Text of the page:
Space

Rocket Lab to test advanced heat shield for Electron booster recovery

Rocket Lab to test advanced he...
Rocket Lab is set to test out an advanced heat shield to better protect its Electron first stage during recovery attempts
Rocket Lab is set to test out an advanced heat shield to better protect its Electron first stage during recovery attempts
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Rocket Lab specializes in launching small satellites into space
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Rocket Lab specializes in launching small satellites into space
Rocket Lab's Electron first stage rests in the water following a recovery mission in 2020
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Rocket Lab's Electron first stage rests in the water following a recovery mission in 2020
Rocket Lab is set to test out an advanced heat shield to better protect its Electron first stage during recovery attempts
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Rocket Lab is set to test out an advanced heat shield to better protect its Electron first stage during recovery attempts
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Startup Rocket Lab is pressing ahead with its ambitions to turn its Electron booster into a reusable orbital launch vehicle, with plans to recover the rocket's first stage for a second time this weekend. The upcoming mission will see the rocket splash down in the ocean for collection by a recovery vessel, hopefully bearing less damage than the first attempt thanks to an upgraded heat shield.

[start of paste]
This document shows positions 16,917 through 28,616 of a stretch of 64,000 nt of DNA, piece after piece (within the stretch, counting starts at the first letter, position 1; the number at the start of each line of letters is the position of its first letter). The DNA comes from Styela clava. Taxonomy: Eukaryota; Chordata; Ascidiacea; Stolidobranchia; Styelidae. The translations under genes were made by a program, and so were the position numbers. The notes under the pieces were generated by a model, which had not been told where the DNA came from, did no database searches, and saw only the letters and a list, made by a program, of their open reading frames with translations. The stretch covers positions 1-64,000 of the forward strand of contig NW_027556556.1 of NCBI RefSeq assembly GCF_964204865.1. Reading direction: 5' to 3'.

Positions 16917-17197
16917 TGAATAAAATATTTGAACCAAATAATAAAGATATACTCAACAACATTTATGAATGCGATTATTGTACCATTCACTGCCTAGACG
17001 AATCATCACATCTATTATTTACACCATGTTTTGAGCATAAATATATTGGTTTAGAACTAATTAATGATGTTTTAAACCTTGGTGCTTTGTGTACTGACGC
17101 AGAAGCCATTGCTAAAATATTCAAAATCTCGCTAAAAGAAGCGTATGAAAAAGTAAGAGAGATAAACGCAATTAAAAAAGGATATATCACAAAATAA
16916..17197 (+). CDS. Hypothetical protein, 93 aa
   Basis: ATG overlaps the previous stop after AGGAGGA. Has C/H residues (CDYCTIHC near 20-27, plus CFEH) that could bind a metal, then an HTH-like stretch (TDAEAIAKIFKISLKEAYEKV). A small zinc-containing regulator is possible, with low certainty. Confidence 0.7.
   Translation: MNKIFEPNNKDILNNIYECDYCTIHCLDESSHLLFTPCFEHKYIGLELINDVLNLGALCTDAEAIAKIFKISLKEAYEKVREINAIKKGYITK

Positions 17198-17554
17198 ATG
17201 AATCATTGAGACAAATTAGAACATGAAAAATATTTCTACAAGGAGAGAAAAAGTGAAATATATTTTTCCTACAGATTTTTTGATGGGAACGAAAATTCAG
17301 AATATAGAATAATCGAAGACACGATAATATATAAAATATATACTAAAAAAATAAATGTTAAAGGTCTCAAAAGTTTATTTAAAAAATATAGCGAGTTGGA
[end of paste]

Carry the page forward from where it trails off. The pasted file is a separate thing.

Rocket Lab's Electron booster is designed to lift small satellites into orbit, and recently the company has started to focus attention on how it might be brought safely back down to Earth afterwards for reuse, à la SpaceX.

Rocket Lab specializes in launching small satellites into space
Rocket Lab specializes in launching small satellites into space

As the Electron's second stage separates and carries the payload to orbit, the first stage engages a reaction control system to reorient itself for re-entry through the Earth's atmosphere. This subjects the first stage to incredible pressures and temperatures in excess of 2,400 °C (4,352 °F), something Rocket Lab refers to as "The Wall."

Orienting itself to pass through "The Wall" at the ideal angle is key to the first stage surviving the experience, as is the heat shield at its base. But during Rocket Lab's first recovery mission last November, the Electron carried a heat shield that was not designed for these purposes.

It did, however, enable the team to see just how much heat the design could take. The company's engineers have used these lessons to develop an advanced heat shield to better protect the rocket's engines as it tears through the atmosphere, which they expect will more effectively direct the extremely hot air away from the rocket.